Turkey and the European Union Reforms: Institutional Change in the Turkish National Police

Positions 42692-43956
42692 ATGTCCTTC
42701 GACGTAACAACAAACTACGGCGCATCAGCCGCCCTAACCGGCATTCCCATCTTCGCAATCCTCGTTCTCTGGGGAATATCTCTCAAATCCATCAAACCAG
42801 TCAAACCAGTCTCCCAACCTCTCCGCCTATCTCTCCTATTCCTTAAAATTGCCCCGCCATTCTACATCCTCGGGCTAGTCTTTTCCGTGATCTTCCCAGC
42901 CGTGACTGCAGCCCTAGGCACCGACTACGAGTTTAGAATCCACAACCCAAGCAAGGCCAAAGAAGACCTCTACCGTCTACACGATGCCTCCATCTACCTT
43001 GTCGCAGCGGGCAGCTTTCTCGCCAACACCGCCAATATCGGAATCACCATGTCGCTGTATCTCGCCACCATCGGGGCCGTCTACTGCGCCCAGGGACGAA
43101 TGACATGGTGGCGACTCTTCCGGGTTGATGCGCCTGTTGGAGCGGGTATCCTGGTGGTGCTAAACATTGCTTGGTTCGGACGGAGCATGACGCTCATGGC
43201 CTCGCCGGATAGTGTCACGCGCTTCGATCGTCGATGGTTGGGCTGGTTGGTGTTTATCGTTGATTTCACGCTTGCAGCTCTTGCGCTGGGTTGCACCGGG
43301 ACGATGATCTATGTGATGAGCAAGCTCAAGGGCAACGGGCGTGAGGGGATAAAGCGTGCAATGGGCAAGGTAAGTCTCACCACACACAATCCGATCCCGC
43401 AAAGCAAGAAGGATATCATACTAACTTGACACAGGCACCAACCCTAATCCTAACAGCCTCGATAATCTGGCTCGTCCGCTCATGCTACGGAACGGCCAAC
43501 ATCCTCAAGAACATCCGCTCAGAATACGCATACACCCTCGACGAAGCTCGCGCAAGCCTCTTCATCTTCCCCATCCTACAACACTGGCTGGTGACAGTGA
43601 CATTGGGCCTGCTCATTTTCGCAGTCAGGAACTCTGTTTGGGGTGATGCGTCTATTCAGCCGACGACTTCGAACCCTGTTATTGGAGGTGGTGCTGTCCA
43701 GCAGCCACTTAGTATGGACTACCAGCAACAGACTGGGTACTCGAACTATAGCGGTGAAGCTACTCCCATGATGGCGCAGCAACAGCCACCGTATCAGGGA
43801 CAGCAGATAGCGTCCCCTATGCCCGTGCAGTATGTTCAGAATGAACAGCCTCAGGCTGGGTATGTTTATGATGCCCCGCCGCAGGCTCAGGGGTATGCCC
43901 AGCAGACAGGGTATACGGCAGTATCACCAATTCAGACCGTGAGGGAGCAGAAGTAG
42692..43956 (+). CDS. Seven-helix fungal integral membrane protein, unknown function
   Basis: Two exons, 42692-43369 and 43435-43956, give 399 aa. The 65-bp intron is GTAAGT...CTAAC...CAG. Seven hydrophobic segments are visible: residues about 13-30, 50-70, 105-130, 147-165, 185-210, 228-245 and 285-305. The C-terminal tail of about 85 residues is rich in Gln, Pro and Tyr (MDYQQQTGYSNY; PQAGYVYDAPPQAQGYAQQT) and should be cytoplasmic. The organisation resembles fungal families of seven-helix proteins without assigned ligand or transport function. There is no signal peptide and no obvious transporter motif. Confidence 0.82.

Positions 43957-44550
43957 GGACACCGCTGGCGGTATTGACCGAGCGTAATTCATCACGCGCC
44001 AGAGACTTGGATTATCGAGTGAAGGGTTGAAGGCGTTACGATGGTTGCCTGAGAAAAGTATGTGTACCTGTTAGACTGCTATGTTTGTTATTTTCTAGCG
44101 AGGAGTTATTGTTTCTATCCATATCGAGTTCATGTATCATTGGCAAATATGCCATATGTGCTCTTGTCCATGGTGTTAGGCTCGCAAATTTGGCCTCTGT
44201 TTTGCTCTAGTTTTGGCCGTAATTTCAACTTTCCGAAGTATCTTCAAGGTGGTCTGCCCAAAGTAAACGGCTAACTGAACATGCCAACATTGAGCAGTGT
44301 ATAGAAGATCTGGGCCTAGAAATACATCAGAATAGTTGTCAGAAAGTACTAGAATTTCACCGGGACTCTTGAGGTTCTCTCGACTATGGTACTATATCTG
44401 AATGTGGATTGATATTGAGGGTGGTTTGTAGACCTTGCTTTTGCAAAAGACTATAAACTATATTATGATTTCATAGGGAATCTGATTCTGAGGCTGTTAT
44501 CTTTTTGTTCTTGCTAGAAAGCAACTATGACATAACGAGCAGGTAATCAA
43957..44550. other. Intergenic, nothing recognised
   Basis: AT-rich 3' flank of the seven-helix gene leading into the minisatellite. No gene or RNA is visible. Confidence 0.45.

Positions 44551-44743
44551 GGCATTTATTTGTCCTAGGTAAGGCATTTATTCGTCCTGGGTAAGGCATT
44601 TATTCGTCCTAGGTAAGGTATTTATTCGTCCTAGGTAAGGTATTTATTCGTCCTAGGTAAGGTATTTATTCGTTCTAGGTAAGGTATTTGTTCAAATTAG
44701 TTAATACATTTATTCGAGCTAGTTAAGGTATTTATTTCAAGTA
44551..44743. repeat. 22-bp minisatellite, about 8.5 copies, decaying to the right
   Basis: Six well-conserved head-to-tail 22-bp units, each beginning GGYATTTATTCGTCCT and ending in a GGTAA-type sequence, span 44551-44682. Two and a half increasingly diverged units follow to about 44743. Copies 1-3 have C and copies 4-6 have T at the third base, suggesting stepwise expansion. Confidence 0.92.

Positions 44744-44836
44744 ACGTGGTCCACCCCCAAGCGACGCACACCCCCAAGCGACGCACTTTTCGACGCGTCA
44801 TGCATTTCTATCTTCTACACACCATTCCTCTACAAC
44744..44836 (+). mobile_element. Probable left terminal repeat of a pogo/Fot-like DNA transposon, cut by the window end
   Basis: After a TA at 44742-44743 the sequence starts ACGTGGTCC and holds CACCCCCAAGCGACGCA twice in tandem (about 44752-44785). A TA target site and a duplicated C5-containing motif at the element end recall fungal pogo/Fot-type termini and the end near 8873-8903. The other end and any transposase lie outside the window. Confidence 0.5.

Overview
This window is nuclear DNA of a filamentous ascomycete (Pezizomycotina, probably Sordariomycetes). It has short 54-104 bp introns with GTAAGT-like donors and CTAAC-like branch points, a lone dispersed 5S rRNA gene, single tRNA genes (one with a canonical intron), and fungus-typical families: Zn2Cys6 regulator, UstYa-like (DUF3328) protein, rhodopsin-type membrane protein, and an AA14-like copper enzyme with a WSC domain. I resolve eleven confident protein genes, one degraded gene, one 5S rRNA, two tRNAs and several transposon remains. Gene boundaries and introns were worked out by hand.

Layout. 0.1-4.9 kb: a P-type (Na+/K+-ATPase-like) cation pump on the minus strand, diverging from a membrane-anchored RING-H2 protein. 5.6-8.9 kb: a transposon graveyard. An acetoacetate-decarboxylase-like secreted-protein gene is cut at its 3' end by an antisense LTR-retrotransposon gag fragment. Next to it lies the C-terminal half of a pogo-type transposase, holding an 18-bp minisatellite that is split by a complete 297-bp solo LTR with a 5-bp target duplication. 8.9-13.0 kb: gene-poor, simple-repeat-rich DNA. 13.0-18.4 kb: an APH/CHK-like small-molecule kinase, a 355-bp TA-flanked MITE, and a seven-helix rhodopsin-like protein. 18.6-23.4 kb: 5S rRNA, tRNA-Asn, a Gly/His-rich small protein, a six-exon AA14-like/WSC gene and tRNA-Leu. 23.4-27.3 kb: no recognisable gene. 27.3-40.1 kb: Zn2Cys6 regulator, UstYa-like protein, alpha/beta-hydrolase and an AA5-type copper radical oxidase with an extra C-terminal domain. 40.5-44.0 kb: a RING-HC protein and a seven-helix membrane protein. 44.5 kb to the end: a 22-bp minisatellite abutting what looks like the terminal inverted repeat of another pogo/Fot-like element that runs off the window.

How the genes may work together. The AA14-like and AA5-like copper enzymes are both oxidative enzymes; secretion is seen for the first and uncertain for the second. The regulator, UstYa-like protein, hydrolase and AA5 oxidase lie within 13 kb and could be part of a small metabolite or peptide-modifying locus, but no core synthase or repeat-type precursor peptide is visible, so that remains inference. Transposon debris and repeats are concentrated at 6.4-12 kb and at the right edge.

This dissertation explores the underlying reasons for Turkish National Police's internal reform in the early 1980s. Since the EU granted Turkey candidacy status in 1999, Turkey has had to implement a wide array of political reforms including human rights and democratization. Within-case comparison, comparative historical analysis, and process tracing methods were utilized to evaluate the evolution of TNP from the Ottoman era until present, taking into account changes and continuities over a long period of time. Field research including interviews and questionnaire responses from academics, civil society actors, political party deputies, and police officers was conducted in 2007 and 2008. Research findings indicate that many of the reforms were domestically initiated and then enhanced by EU's demands in the aftermath of the 1999 Helsinki Summit. Moreover, order is a necessary and sufficient precondition to police reform. The TNP has transformed itself into a professional force under the watchful eye of the military at the time when Turkey-EU relations were most tumultuous. Security challenges to Turkish sovereignty such as the PKK insurgency and terrorism presented the TNP the opportunity to become an active player in the Turkish state system.